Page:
Cheap electricity for the elect. To whom and why is the government subsidizing?

Electricity will eventually become cheaper, but only for a few. Industry Minister Joseph Sikela came up with such a plan after company representatives put pressure on the government not to allow the regulated component proposed by the Energy Regulatory Office to grow significantly. Subsidizing part of the price to energy-intensive businesses and trying to use at least part of the proceeds from selling emissions allowances to pay for photovoltaics is back in play. At the same time, the European Commission prohibits it.

Next year, the share of regulated components in the price of electricity will increase significantly. Purchased electricity, which has reached record highs in markets over the past two years, will now make electricity more expensive. Government-regulated payments must now grow, based on demands for decarbonisation and the promotion of renewable sources.

According to ERO’s proposal, the regulated component of electricity should increase by 71 per cent for households, 113 per cent for large enterprises using electricity at the high voltage level and 206 per cent at the very high voltage level. Therefore, the biggest pressure on the government to reduce this rise comes from energy-intensive companies. The industry responded to calls after a few weeks.

“To help reduce energy prices, the Ministry of Industry and Commerce has proposed two projects as part of the consolidation package. First of these, the government may decide this year to provide funds to adjust the regulated component of electricity prices, and the Energy Regulatory Office will reflect this in the new price decision. Now, the energy “The Regulatory Office sets prices only once a year on November 30. Thus, the government will have the opportunity to provide funding for supported energy sources throughout the year, which will make it possible to react quickly to the situation in the market,” Ministry spokesman Marek Vošahlík told the authors.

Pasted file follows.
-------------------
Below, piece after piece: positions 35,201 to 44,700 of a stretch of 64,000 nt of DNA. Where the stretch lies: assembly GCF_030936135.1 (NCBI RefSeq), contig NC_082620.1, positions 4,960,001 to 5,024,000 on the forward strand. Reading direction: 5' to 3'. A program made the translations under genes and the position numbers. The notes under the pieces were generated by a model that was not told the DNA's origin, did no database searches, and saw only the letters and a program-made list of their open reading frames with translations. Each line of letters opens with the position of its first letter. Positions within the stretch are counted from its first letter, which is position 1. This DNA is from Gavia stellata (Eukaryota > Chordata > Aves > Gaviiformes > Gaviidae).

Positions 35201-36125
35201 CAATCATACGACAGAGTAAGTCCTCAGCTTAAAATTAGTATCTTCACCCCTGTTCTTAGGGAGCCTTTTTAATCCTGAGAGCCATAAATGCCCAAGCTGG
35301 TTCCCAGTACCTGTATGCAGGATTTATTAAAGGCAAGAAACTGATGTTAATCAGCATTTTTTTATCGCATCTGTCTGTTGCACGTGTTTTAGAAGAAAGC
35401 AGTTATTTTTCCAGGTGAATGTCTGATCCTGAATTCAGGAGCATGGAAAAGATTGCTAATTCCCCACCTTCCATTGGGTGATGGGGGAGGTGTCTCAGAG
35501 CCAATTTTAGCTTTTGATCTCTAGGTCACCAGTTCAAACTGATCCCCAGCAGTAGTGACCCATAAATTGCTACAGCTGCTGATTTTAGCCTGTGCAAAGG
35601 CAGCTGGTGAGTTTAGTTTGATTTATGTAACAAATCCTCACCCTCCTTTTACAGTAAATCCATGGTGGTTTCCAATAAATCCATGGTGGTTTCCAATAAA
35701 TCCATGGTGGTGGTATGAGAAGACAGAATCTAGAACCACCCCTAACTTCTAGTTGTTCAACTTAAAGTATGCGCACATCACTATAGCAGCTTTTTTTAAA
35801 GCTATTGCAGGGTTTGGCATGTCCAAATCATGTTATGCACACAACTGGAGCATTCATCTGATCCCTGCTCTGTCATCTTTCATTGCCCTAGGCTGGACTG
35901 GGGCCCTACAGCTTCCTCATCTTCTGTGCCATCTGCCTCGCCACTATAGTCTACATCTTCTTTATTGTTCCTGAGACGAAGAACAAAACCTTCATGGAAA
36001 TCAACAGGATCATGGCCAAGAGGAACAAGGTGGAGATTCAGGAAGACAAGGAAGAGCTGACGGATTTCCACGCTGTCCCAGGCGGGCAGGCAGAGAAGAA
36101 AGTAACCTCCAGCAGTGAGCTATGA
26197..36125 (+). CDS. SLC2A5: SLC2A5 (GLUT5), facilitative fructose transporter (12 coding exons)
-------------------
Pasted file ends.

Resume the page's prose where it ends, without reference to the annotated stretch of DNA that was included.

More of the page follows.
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“The second is the opportunity to waive POZE tariffs for certain types of customers. Thanks to this, for example, the government can waive the payment of tariffs according to individual voltage levels. By combining these measures, the government will reduce electricity costs, protect certain groups of customers from market fluctuations and help increase the competitiveness of companies.” Voshalik said. The state should have mechanisms in place to assess which businesses are affected by decarbonisation measures to the extent that their indirect energy costs rise proportionately.

Industry Minister Joseph Sikela has previously talked about the possibility of using money from emission allowances to subsidize contributions to renewable energy sources (RES). Now he mentioned her again. Until last year, the company’s households paid RES support as part of the regulated electricity component, after which the payment was fully covered by the government. In total, the government will spend 125 billion crowns this year to help with high energy prices. Of this, 27 billion is the compensation fee for RES, 28 billion was spent by the state to ensure subsidies and computer services for CEPS and distributors for losses in electricity and gas distribution systems. The state will spend up to 60 billion crowns to control energy prices.

At the same time, the European Commission notes that Revised Order European Emissions Trading aims to “reduce greenhouse gas emissions in a cost-effective and economically efficient manner” and ruled that revenue from the payments could be used to support photovoltaics from 2009 to 2010. The so-called Solar Grandfathers from this era remain on customer invoices to this day.

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In addition, the Minister of Finance Zbyněk Stanjura (ODS) said that half of the 80 billion kroner that the emission payments will bring is already included in the income of the state budget, so the money cannot be used.

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